My car was running without a thermostat for a few months after I put in new spark plugs. The plugs are a bit fouled ( not horribly so ) and I was thinking about cleaning them. I've seen suggestions to use a wire brush and sand paper, but was wondering if just spraying them with carburetor cleaner and whipping them down would be sufficient?
Using carburetor cleaner should work just fine. I wouldn't use a wire brush or sand paper as these are abrasive. Depending on how much force you'd be using, you could actually damage the business end of the spark plug and limit its life expectancy. There used to be a spark plug cleaner which worked like a sand blaster, using compressed air and fine media to clean the spark plug off. I believe these have fallen out of favor, but even so, would require the purchase of specialty equipment to accomplish what you want to do. Your only other option is to just replace the plugs, but it sounds as though they aren't very old.
My RX7 was fouling plugs for a long time while we were getting the mixture settings right.
Use a small bit of wire to pull any solids out of the gap, and spray the inside with carb cleaner. Wipe it down and let it dry off a bit.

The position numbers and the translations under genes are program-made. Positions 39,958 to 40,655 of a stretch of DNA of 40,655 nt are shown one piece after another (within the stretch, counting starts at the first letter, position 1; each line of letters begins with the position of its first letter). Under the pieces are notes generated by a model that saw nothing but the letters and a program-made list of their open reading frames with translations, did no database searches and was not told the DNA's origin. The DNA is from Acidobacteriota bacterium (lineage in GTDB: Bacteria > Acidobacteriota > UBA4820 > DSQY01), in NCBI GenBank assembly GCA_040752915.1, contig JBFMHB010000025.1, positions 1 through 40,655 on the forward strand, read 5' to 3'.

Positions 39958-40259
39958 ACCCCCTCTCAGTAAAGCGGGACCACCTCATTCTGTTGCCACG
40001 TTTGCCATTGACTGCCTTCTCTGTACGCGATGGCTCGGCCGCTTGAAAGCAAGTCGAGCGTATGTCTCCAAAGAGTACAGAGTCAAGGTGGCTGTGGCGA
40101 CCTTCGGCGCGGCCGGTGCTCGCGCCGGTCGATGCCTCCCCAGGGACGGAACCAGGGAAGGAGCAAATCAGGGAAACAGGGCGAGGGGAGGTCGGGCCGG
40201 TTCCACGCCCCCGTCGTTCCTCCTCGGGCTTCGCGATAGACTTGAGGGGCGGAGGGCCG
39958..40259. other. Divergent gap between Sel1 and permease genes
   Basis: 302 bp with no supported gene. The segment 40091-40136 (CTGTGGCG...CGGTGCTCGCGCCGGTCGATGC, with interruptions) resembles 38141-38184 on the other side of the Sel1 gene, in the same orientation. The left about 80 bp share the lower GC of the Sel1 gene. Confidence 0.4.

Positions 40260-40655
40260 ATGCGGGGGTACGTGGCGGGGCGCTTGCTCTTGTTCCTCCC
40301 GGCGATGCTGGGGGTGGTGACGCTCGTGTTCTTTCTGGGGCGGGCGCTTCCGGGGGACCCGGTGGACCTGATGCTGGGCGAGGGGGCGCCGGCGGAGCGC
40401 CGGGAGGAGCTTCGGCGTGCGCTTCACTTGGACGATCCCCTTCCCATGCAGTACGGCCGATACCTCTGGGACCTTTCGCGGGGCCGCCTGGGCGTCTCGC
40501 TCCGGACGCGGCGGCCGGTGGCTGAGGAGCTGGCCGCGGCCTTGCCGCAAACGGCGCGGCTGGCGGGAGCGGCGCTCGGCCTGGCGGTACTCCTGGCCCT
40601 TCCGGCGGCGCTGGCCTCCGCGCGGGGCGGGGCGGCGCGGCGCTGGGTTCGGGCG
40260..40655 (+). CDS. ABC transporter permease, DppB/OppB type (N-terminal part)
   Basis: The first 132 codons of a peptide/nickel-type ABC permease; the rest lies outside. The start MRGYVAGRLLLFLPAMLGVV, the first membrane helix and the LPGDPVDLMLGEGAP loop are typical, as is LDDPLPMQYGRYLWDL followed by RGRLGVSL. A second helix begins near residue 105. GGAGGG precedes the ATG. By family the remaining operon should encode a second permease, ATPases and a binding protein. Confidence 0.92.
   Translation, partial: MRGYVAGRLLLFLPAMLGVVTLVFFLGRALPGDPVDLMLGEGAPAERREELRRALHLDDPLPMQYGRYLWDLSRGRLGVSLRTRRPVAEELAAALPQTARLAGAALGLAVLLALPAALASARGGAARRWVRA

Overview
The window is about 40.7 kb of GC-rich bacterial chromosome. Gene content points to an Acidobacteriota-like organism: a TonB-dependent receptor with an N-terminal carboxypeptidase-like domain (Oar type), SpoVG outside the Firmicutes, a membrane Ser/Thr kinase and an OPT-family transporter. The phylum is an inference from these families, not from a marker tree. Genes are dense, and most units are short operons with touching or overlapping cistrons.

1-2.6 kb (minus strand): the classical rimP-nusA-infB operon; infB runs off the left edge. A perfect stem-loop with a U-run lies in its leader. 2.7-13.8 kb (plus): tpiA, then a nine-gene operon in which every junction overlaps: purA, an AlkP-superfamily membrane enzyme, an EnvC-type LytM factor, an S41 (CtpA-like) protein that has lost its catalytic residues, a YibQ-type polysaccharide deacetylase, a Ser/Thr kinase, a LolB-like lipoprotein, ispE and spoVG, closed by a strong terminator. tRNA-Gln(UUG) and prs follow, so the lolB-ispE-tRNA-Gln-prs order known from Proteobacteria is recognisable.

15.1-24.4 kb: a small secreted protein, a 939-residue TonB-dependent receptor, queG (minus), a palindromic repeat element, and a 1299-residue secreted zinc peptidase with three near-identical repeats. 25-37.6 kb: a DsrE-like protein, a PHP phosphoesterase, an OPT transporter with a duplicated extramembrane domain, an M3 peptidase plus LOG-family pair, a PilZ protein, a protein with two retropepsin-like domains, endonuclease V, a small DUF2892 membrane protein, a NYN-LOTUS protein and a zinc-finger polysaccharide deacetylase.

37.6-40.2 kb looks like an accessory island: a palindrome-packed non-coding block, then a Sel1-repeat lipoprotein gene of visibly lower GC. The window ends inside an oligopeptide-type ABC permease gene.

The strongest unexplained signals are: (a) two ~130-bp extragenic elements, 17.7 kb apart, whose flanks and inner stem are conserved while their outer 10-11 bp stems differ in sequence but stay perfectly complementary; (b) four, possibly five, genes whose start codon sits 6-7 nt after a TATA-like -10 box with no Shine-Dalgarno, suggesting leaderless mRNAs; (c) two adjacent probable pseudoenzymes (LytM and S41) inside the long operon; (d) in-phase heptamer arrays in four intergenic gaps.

Then go and get a windproof lighter or a butane torch, and force the flame into the gap. There will probably be some sputtering and smoke, but you want to get the stuff out anyways.
After that, wipe the soot off, and it should work good as new.
Remember that sand blasting or otherwise scratching the porcelain of the spark plug will cause new deposits to cling easier to the spark plug. There was a period of time when new car manufacturers had the spark plug tips and porcelain, silicone coated to help keep soot deposits from clinging to the plugs. This was intended to alleviate problems with plug fouling between assembly line and customer delivery where most engine run times were minimal. The silicone fix didn't last forever but was effective for cars that never really got fully warmed up. You might try a bit of silicone spray (ArmorAll) on each plug. It was also determined that silicone could deactivate catalytic converters until burned off by running at high speed or after several WOT accels to 80 mph. Of course, that cleans the plugs, too. The propane torch trick for removing carbon is highly effective. Heat the tip until the ground electrode is at least red hot and you will see deposits glow. When cool, you can use a small pick or old tooth brush to remove the debris.